NEWS | March 3, 2011

Middle East revolutions undermine al-Qaida, Iran


Defense Secretary Robert M. Gates responds to a reporter’s question during a press conference with Navy Adm. Mike Mullen, chairman of the Joint Chiefs of Staff, at the Pentagon, March 1, 2011. Gates and Mullen discussed Middle East issues and the nominations of two new top military commanders. Photo by Cherie Cullen.

WASHINGTON (March 02, 2011) – Al-Qaida and Iran are the biggest losers in the wave of reform sweeping North Africa and the Middle East, top Defense Department leaders said here today.

Defense Secretary Robert M. Gates and Navy Adm. Mike Mullen, chairman of the Joint Chiefs of Staff, said at a Pentagon press briefing that they are optimistic about the changes taking place in the region.

“I think, first of all, the revolutions in Tunisia and Egypt and the protests elsewhere that are leading to reforms for a number of governments are an extraordinary set back for al-Qaida,” the secretary said. “It, basically, gives the lie to al-Qaida’s claim that the only way to get rid of authoritarian governments is through extremist violence.”

The people of the region are proving this is not the case, he said.

Gates went on to say he believes the wave of reform is a set-back for Iran. “The contrast of the behaviors of the militaries in Tunisia and Egypt and, except for a brief flurry of violence, in Bahrain, contrast vividly with the savage repression that the Iranians have taken against anyone who dares to demonstrate in their country,” he said.

It will take months or years before the full consequences of the revolutions are known, Gates said.

Still, a “process of change has begun,” he said. “And the prospect for that change, particularly if it is carried out without violence, as has been the case in several of these countries, and gives rise to democratic governments, I think it is a gain, first of all, for the peoples of the region, but ultimately a gain for everybody.”

The admiral said he shares Gates’ optimism because he saw the effect first hand last week when he visited seven countries in the Arabian Gulf region. “One of the reasons I share the optimism is because in each country, it is clearly about the people of that country,” he said. “It’s been about change inside those countries.”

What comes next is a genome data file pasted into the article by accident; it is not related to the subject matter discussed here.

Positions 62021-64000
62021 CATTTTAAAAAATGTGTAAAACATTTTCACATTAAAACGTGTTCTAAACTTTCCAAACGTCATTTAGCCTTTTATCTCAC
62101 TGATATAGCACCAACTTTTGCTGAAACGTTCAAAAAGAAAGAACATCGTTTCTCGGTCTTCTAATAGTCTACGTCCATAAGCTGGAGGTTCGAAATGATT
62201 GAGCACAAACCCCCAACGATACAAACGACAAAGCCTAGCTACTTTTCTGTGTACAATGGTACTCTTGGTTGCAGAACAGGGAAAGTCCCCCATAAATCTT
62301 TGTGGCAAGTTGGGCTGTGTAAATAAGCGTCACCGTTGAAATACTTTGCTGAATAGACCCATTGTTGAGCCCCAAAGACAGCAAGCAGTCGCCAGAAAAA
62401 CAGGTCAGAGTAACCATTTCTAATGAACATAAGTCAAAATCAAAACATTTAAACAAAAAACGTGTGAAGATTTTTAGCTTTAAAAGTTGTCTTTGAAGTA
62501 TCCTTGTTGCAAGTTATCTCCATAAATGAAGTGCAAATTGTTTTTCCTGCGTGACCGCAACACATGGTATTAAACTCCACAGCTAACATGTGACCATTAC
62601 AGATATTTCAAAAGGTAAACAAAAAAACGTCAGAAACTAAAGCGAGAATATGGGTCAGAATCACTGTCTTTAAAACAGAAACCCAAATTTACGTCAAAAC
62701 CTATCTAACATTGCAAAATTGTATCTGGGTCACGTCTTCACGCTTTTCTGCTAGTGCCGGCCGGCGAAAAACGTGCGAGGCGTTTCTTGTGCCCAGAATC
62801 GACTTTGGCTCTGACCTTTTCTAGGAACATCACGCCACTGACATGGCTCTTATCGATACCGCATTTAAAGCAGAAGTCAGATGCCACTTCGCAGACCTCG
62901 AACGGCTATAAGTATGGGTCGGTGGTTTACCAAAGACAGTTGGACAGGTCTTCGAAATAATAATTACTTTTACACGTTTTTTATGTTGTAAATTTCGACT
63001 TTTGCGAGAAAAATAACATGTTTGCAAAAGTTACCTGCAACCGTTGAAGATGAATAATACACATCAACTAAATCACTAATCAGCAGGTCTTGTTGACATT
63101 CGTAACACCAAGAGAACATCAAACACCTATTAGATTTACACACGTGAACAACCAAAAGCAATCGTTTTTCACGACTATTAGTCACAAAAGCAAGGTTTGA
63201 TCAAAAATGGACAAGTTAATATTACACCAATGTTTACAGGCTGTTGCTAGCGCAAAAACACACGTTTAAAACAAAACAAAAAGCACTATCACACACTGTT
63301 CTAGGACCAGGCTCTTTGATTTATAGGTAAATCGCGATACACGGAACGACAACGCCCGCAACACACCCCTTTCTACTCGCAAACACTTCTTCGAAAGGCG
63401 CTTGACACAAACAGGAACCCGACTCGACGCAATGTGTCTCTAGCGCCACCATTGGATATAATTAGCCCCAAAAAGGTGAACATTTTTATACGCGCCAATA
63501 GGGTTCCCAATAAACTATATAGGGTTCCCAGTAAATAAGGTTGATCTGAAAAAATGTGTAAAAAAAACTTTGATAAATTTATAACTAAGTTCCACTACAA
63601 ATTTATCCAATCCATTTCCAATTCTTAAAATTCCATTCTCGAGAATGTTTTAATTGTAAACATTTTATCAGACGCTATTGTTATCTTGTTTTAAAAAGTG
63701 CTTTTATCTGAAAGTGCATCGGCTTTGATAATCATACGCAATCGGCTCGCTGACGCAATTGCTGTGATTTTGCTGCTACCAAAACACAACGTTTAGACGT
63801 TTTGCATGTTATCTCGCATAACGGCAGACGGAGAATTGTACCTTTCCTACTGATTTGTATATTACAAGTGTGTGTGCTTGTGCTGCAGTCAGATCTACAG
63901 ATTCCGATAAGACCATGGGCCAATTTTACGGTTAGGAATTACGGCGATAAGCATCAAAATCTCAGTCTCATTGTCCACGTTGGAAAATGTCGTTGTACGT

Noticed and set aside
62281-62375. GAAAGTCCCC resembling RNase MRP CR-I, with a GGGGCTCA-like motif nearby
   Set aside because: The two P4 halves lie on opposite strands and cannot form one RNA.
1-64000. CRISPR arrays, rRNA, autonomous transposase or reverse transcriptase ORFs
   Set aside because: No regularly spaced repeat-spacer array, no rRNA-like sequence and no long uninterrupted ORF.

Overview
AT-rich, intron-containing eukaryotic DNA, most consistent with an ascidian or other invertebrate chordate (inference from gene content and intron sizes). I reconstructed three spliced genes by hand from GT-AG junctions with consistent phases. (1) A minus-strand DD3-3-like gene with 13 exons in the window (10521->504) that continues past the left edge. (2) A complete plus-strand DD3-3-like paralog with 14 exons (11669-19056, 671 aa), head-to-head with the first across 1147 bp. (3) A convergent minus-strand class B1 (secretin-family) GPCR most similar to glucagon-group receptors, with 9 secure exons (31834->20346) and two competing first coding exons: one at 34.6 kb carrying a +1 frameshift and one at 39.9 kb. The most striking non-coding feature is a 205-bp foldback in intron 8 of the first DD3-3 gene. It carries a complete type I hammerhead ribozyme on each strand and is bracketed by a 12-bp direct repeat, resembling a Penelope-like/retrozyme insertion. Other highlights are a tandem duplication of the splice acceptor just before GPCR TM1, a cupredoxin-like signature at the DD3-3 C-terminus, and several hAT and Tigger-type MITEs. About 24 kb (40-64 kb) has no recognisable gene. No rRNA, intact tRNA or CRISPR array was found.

All nations will have to adjust to these changes, the chairman said, and the relationships will change too. “I’m optimistic that there is a chance for stability and opportunity that just didn’t exist as recently as four weeks ago,” he said.

Still, Libya remains a problem and the U.S. military is working to give President Barack Obama options as Libyan leader Moammar Gadhafi attempts to end the revolt by killing demonstrators, Gates said.

The secretary has ordered the USS Kearsarge and the USS Ponce – now in the Red Sea – to the Mediterranean. The Navy vessels “will provide us with capability for both emergency evacuations and humanitarian operations,” he said.

The Kearsarge delivered 1,400 Marines to Afghanistan and was serving as the U.S. Central Command reserve force. To augment the Marines remaining on the ship, Gates ordered 400 Marines from the United States in support of the Kearsarge’s mission.

“We are obviously looking at a lot of options and contingencies, but no decisions have been made on any other actions,’ the secretary said. “I would note that the U.N. Security Council resolution provides no authorization for the use of armed force, and there is no unanimity within NATO for the use of armed force.”